New law would ban Wikipedia
There is a massive movement to starve-out Wikipedia, the
anonymous web site where anyone can create and overlay "facts"
without credentials nor accountability. Wikipedia pollutes the
search engine results with anonymous false facts, many of which are
defamatory, and Wikipedia provides a platform for criminals to
publish misinformation that is illegal in some countries.
This article says that Wikipedia web pollution is largely from
goodwill from Google, who may need to change their motto from "do no
"The analysis showed that for the week ending Feb 10, 2007,
70% of Wikipedia’s upstream visits came from search engines -
50% from Google alone."
Now we see this
new Congressional Bill which would block many "bad" web sites
that hurt innocent people:
"A bill introduced by Sen. Ted Stevens (R-AK) would block
social networking programs and other popular websites from
computers at public libraries and computers."
Wikipedia has long been banned as a credible source for schools
and universities, and this
notes that Wikipedia has a link credibility problem as well:
"There's been a lot of justified
banter about Wikipedia's ability to
handle growth, the credibility of some
Wikipedia entries, the ease or lack
thereof of others who may wish to
challenge those entries.
Maybe it's me, but I sense a far more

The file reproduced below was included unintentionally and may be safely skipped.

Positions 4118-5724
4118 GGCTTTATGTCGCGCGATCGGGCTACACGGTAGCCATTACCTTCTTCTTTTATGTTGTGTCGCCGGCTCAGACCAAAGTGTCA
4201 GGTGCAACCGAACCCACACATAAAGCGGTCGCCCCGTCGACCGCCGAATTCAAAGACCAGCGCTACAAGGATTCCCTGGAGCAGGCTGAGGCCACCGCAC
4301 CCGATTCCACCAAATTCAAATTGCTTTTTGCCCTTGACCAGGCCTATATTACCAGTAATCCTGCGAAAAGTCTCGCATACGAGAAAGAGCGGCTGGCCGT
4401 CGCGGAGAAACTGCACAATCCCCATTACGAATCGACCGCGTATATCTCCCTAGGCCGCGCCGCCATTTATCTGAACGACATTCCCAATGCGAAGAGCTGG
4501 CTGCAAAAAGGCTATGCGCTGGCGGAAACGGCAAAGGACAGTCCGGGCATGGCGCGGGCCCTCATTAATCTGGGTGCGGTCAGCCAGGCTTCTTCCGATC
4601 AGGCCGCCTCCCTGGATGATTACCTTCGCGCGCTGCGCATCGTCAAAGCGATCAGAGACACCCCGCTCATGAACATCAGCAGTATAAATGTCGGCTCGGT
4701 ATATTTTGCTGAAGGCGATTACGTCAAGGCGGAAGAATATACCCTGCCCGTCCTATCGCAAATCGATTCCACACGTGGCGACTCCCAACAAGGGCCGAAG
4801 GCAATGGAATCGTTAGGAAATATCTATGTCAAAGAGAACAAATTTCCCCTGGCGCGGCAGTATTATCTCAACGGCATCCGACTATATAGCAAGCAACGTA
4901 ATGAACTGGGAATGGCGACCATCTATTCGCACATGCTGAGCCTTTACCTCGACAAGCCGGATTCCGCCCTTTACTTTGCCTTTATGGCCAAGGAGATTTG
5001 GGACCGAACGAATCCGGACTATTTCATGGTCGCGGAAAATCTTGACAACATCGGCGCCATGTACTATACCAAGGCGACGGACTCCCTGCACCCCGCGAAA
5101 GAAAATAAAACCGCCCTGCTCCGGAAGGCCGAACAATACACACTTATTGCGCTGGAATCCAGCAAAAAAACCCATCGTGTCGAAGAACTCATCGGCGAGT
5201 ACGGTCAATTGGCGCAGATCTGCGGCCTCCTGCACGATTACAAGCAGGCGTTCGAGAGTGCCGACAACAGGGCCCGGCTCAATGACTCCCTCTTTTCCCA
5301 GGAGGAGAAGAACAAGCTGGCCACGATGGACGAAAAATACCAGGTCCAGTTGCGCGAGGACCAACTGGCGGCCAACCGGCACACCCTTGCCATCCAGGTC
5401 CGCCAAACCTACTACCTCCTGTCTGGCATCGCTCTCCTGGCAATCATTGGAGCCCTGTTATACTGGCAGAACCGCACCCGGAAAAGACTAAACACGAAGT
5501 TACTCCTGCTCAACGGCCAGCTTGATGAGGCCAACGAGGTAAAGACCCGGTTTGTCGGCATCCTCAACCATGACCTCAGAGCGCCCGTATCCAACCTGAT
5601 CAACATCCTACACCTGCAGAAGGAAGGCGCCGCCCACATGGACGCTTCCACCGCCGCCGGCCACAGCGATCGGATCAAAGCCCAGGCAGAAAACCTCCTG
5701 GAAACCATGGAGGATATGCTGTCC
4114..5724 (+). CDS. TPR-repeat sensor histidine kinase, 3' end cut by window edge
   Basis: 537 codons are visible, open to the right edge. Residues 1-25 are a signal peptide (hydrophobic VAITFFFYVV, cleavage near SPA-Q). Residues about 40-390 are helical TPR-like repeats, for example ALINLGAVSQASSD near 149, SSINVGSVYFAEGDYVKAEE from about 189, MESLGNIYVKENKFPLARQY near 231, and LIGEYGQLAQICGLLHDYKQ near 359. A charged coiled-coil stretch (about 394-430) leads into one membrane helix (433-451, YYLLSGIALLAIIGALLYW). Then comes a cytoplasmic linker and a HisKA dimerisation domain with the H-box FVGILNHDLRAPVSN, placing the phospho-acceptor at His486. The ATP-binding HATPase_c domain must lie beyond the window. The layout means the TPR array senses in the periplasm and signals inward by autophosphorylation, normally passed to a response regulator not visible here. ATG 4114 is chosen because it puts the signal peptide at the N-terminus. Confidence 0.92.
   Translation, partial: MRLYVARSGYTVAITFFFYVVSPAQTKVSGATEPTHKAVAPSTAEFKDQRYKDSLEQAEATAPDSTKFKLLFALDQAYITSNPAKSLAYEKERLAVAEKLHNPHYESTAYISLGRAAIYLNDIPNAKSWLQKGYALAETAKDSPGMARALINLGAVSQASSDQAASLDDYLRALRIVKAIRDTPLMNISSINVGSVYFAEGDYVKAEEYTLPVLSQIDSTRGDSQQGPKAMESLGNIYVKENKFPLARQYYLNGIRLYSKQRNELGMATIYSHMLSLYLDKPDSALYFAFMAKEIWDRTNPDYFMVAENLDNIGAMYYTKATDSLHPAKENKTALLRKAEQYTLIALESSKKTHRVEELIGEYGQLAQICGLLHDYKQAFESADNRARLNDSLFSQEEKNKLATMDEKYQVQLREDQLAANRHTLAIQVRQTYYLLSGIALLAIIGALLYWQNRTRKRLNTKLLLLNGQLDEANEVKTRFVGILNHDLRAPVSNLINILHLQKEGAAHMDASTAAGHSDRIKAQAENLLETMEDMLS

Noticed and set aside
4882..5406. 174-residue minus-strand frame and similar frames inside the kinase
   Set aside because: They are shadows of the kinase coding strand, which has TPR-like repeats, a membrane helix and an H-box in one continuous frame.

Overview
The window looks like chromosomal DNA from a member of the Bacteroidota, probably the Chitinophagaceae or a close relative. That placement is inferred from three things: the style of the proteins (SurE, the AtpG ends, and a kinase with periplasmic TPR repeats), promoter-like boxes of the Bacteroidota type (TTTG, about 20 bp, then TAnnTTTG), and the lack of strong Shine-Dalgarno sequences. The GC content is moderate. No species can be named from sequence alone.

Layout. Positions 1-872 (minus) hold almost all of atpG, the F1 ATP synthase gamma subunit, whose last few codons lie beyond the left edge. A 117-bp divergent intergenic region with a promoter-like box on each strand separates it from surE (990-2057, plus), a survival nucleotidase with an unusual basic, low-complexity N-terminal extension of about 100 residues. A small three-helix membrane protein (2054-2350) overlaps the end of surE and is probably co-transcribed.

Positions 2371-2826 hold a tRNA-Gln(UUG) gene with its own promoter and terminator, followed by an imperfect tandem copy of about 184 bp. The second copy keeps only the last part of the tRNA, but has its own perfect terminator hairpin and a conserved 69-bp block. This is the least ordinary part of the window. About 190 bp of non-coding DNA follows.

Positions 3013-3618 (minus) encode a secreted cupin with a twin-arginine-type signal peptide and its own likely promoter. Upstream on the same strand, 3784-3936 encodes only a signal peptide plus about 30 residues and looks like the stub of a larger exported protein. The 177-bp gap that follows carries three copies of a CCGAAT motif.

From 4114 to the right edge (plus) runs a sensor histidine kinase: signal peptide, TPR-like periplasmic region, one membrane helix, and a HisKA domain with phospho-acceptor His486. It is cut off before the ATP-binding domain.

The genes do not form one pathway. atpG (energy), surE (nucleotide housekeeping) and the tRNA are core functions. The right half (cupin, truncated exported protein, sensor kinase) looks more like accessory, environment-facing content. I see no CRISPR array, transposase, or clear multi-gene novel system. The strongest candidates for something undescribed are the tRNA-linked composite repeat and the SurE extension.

complex problem with Wikipedia.
That would be problems with citations
that document the text of many, if not
most, Wikipedia articles."
House Bill S 49 addresses the problem via pornography, a very
effective method, since pornography is routinely posted by vandals
on Wikipedia, and the law provides for large fines and imprisonment
of the offenders. A similar law in the 1960 effectively ended
snail-mail porn, by providing tough fines and prison for offenders.
People have long suggested that the web cannot be regulated, but
with the recent news where a
was extradited to foreign prison for web site content, this is
Ultimately, it's an issue of accountability for publishing, and
today's technology will soon make anonymous illegal activity a thing
of the past. It's also heartening to think that sites like
Wikipedia may be forced to become accountable and abandon their anonymous nature;
identity and academic credentials of all of their publishers.
Wikipedia seeks to pollute the web?
It gets harder to use web searches
to find valid Oracle information on the web, and opening-up web
publishing to billions of people has contributed to the credibility
First it was blogging, where
thousands of new Oracle-related blogs are created monthly, many of
them being "Hoovers" (a Hoover is a vacuum) that crawl the web and
publish blogs of Oracle keyword spam.
Now, we see a new death threat to
web credibility with Wikipedia, a totally anonymous and un-credible
authority that has been banned as a citation source by all
respectable American universities, and for good reason.
Does Wikipedia support terrorism?
Wikipedia has also been
accused of supporting terrorism, a very serious charge:
"So where the founder and CEO
of Wikipedia has no problem about his editors lying to the
public, he also has no problem with his editors supporting and
inciting acts of terrorism.
No where will you ever find Al-Qaeda, Hamas, Islamic Jihad and
Hezbollah described as terror organizations by Wikipedia.
Wikipedia will quote the US State Department or the United
Nations Security Council as saying that they are terror groups,
but Wikipedia itself will only describe these organizations as